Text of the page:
Macro development

KLayout macros are Python scripts which can be run inside KLayout Editor. They can be used, for example, to create or modify elements in the layout, measure properties of cells, or export data from the layout. See also the KLayout documentation about macro development and programming scripts , and the KLayout API documentation.

Running the first example

To get started, follow the steps below to run a demo macro. The comments in the macro explain what is going on step by step.

  1. Open the KLayout application

  2. From the top menu, choose “Macros” and “Macro Development”, or press F5.

  3. Select “Python”

  4. Open “[Local - python branch]”, where you should see the “kqcircuits scripts” directory

  5. Open kqcircuits_scripts/macros/generate/demo_placing_a_pcell.lym

  6. Make sure debugging mode is off (bug icon is not pressed in)

  7. Click on the green play symbol with the exclamation mark (“Run script from the current tab”), or use Shift+F5.

  8. A chip cell should appear in the main KLayout window.

Interacting with the KLayout application

KLayout organizes layouts in Panels, which show as tabs in the application if more than one panel is open. In code, the panel is represented by a LayoutView object. Inside each panel there can be one or more layouts loaded, for example with the File, Open in Same Panel command. Each layout is represented by a CellView object and a Layout object. The Layout contains all the actual cells, layers and shapes.

As shown by the above, to work with the KLayout display in macro code we need access to at least three objects. To help in managing this, KQCircuits provides the class KLayoutView.

Creating a new panel

Often, in a macro you want to start with a new layout in a new panel, which can be created as follows:

from kqcircuits.klayout_view import KLayoutView
view = KLayoutView()

This code creates a panel, cell view and layout, and initializes these with the layers used by KQCircuits.

Accessing the currently active panel

In some macros you may want to interact with the layout that is currently visible. In this case, use:

from kqcircuits.klayout_view import KLayoutView
view = KLayoutView(current=True)

Using KLayoutView

Once created, KLayoutView exposes methods for the most common tasks to do with a layout:

  • insert_cell places KQCircuits elements into the top cell, similar to Element.insert_cell.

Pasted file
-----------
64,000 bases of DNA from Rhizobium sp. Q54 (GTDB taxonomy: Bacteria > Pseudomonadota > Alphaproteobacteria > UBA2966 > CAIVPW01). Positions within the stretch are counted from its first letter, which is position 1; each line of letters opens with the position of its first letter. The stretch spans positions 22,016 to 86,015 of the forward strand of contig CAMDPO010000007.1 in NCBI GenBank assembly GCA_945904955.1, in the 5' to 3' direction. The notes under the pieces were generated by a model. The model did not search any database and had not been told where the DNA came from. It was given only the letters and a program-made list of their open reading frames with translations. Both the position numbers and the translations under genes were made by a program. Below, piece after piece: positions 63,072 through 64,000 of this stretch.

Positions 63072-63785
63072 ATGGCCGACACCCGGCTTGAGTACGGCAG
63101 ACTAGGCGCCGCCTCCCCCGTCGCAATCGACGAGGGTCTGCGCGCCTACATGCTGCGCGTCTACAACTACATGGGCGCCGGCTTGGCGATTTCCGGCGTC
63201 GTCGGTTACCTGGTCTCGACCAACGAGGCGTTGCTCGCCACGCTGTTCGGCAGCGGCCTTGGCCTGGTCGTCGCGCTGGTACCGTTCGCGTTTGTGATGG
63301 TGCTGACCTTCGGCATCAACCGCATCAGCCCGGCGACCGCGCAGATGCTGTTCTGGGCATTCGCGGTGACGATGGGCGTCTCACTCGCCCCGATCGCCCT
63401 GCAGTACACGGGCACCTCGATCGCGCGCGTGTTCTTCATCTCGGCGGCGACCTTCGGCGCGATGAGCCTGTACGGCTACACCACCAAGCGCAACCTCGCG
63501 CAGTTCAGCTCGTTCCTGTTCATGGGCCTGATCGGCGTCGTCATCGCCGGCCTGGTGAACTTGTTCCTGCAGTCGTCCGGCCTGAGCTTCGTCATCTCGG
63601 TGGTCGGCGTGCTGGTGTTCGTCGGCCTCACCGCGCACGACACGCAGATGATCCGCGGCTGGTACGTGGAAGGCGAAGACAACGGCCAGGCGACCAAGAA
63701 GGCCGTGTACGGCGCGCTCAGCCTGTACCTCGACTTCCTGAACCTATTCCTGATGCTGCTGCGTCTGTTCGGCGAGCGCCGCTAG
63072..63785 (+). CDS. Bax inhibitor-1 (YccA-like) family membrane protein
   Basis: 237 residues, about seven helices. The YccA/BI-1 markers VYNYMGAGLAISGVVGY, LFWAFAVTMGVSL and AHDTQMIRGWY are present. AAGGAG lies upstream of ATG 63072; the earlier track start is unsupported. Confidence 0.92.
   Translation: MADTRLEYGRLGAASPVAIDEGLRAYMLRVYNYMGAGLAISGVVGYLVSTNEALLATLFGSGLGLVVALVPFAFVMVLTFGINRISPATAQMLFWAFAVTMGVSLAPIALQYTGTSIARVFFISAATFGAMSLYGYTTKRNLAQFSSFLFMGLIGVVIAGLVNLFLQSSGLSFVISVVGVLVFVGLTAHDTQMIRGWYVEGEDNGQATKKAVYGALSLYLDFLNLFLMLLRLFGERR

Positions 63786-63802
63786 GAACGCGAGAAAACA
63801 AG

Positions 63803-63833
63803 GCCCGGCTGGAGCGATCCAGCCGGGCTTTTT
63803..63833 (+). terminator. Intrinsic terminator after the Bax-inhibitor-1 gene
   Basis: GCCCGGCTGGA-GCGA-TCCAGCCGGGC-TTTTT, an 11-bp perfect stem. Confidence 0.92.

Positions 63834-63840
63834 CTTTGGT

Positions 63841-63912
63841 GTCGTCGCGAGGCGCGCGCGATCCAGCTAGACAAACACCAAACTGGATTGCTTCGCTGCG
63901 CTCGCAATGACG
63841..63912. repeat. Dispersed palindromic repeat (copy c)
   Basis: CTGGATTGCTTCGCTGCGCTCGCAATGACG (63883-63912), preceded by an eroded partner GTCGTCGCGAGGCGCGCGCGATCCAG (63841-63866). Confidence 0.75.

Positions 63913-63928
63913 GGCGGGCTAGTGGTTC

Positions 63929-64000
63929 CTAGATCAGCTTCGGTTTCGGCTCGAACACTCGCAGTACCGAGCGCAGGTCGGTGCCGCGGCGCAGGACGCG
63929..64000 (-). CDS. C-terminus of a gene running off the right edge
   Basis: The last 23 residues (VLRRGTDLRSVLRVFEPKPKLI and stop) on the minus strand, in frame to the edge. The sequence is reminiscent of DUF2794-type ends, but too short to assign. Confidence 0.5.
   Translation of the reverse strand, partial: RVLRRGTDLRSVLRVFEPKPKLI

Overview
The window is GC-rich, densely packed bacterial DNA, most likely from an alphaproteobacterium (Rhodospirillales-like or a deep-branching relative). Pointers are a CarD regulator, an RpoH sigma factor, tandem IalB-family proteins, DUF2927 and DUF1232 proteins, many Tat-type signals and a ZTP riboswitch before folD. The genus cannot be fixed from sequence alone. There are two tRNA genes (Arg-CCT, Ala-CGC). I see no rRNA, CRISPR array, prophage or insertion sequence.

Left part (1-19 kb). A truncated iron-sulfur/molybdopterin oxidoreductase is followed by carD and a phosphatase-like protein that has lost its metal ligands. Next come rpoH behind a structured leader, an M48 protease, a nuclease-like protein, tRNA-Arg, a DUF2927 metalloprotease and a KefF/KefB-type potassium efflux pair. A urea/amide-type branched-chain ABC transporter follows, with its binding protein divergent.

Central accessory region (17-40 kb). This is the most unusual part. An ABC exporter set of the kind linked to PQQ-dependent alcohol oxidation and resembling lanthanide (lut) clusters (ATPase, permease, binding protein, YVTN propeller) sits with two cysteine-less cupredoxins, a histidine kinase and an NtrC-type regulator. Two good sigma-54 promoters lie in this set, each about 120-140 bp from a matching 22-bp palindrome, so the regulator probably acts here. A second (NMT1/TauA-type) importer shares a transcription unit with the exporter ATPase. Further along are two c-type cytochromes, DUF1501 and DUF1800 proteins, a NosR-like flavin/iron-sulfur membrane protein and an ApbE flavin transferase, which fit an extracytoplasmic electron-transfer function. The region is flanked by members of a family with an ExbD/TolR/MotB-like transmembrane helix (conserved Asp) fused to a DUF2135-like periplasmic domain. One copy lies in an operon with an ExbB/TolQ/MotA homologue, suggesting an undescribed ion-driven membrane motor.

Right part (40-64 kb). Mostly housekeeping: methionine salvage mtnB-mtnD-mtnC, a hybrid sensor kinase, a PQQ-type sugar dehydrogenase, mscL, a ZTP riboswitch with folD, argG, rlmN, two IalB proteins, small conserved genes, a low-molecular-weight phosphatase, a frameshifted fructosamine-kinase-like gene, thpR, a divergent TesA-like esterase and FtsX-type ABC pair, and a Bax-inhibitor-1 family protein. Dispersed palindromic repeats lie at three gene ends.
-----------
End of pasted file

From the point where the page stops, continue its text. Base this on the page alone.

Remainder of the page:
• focus makes sure a particular cell or the entire layout is visible (zoom to fit and show all hierarchy levels).

  • show shows the panel associated with this object, in case there are multiple panels open

  • export_pcell_png exports an image of a cell to a file

See the KLayoutView API documentation for all methods and their usage.

If more advanced interaction with KLayout is needed, the KLayout API objects are exposed as properties. See the corresponding KLayout API documentation linked below for their usage details:

  • layout_view: The LayoutView instance, which refers to a panel in the KLayout GUI.

  • cell_view: The CellView instance. In case a panel has multiple cell views (for example when multiple files are opened in the same panel), this returns the currently active one.

  • layout: The Layout object is the main container for cells, layers and geometry

  • top_cell: A reference to the first top Cell of the layout. This is the very first cell shown in the cell window. Usually we place elements in this cell.

  • active_cell: A reference to the currently active cell. This is the cell which is shown in bold in the cell window, and can be changed in KLayout by right-clicking a cell and choosing Show As New Top.


KLayout macros can be debugged using the debugger in the macro IDE. The debugger can be toggled on/off using the “bug icon” at the top.

  • Basic debugger workflow

    1. Place breakpoint in the code (red circle icon or F9).

    2. Run the macro.

    3. Execution will stop at the breakpoint. The values of all variables at that point are now visible in the “Local variables” panel. You can also double-click on the lines in the “Call stack” panel, to see variable values at other stages of the call stack.

    4. Can place more breakpoints, and the macro will stop at the next one when you run the macro again.

    5. Can also use the “Step over” and “Step into” buttons (icons with arrows inside files or F) to go through the code step-by-step.

  • If an exception is raised when running a macro, you will get a pop-up error window. By pressing “Cancel”, you will get the debugger view at the point where the exception was raised, as if there was a breakpoint there.

  • PCells can sometimes have errors in their code, which will be visible in the layout as missing parts and an asterisk at the end of the cell name. These errors can be caught by having the macro window open and debugger on when the PCell is placed into the layout.


    • For this to work the PCell must be created from instance menu on the top. If the PCell is dragged from “Libraries” panel, KLayout will become unresponsive after the error is caught.

    • Errors will not be caught if creating a new PCell with the exact same parameters as a previous one, because the PCell code runs only the first time it is created.


The debugger will slow down code execution, so it can make sense to disable it when running heavy macros.

Reloading libraries

  • Even though you have changed some line inside a PCell file, if nothing changes on the generated design inside the editor, you have to re-run the reload.lym file to be able to reload the library features for changes to be updated. The reload macro can also be run from “KQCircuits -> Reload libraries” in the main KLayout window

  • The libraries are automatically reloaded whenever you restart KLayout, so in that case there is no need to run the reload macro to see changes.